Most significantly for activists now, the legislature, the governor’s office and the attorney general’s office — all the branches in charge of making law, enforcing law and defending law — are controlled not just by Democrats but by Democrats who want to do something about oil and gas regulations.

MORE: Read more environmental coverage from The Colorado Sun.

That’s why Loflin, whose group advocates for tighter rules around drilling, responded to Monday’s decision by saying it “underscores that we need meaningful change and meaningful leadership from the legislature on oil and gas.”

Other anti-fracking groups responded in similar fashion. Leftwich, one of the attorneys on the case, made the demand explicit: Now that the Supreme Court has ruled, the legislature should do what the Supreme Court didn’t.

“While we disagree with the court’s decision, it points to the need for the legislature to amend the statute once again to make it absolutely clear that the protection of public health, safety and the environment is a mandatory condition that must be met before oil and gas permits can be issued,” he said in his statement.

House Speaker Crisanta Duran, left, hands the gavel to incoming Speaker KC Becker on the first day of the 72nd General Assembly on January 4, 2019, in Denver. (Kathryn Scott, Special to The Colorado Sun)

3. All of this will probably be moot in four months

Within a matter of weeks, lawmakers at the state Capitol will almost certainly be debating this issue furiously.

Just on Monday, two Democratic state lawmakers said they are already working on bills that would give health, safety and environmental concerns more weight when the COGCC is deciding whether to issue a permit. The court’s ruling hits pause on those efforts for the time being, said Rep. Jonathan Singer, a Longmont Democrat who is among those looking at new oil and gas legislation. But that pause is only so lawmakers can use the court’s opinion as a study guide moving forward.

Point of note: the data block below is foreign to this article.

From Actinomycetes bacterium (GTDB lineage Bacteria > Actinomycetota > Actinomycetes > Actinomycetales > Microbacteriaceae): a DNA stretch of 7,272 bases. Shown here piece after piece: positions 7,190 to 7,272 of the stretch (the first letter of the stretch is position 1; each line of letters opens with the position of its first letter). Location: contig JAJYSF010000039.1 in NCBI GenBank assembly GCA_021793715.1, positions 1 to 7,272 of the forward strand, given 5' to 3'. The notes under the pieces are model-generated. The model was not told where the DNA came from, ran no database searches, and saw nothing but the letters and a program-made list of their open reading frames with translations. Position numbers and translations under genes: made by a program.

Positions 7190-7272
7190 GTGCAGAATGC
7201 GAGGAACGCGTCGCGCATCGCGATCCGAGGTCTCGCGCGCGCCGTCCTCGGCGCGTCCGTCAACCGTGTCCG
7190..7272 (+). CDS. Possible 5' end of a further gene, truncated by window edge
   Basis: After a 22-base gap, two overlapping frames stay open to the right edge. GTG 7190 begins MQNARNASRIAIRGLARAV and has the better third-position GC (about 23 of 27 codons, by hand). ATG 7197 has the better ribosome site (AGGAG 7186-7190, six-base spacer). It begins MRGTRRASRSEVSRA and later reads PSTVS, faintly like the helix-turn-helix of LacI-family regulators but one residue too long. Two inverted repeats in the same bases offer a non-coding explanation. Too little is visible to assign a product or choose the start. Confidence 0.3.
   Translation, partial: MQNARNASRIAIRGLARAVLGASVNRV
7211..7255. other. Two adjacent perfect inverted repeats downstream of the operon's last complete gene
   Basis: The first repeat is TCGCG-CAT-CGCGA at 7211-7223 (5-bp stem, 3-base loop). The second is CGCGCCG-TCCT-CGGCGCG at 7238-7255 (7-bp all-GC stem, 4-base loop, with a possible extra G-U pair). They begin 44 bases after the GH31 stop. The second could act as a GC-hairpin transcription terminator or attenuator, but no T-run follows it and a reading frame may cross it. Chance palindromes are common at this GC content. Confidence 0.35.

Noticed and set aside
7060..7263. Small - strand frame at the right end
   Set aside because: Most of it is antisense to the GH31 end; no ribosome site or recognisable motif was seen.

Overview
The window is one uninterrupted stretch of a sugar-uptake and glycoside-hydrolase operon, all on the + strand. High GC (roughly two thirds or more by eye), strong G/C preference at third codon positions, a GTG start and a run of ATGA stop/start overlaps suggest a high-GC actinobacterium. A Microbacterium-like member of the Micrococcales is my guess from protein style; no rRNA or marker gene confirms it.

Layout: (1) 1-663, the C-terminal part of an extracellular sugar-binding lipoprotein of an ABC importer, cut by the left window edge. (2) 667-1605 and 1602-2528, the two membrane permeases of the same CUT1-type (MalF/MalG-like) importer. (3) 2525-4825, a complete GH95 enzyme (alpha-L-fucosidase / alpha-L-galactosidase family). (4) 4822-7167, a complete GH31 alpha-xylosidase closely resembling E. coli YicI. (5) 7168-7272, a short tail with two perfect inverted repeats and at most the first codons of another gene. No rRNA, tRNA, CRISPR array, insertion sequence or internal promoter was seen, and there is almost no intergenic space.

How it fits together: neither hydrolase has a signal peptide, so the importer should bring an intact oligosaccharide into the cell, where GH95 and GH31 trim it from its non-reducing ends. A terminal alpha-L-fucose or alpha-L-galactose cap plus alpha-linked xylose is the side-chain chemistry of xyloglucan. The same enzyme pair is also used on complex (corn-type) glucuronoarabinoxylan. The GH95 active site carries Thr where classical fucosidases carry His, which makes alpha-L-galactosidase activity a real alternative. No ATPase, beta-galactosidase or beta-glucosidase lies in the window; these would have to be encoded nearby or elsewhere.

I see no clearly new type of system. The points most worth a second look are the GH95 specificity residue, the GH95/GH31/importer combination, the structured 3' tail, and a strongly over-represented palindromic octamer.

“It gives us at least a template to look at to say, ‘what was considered, what wasn’t considered,’” Singer said.

Singer estimated that there are at least six other lawmakers working on the issue. One of those, Sen. Mike Foote, a Democrat from Lafayette, said in a statement Monday that the court’s ruling “gives us at the legislature an opportunity to finally put health and safety first with oil and gas operations.”

House Speaker KC Becker, a Boulder Democrat, has voiced her support for that priority, as has Gov. Jared Polis.

Even new Attorney General Phil Weiser jumped into the debate Monday, issuing a statement where he took a shot at his predecessor’s legal strategy and then vowed to work with both the COGCC and local governments on health and environment protections.

“Before I took office, the Attorney General’s office, representing the commission, pursued an appeal in this case and argued for a more limited vision of its authority than the law provides,” Weiser said in a statement.

And, at the end of his statement, he offered this not-so-cryptic bit of assistance:

“Should the legislature seek to clarify the mandate of the commission, I look forward to working with it.”

So, after a six-year fight, Monday’s Supreme Court ruling only settled the debate for the law as it is currently written. Expect the language to be different by the time the legislature wraps up in May.

Jesse Paul of The Colorado Sun contributed to this report.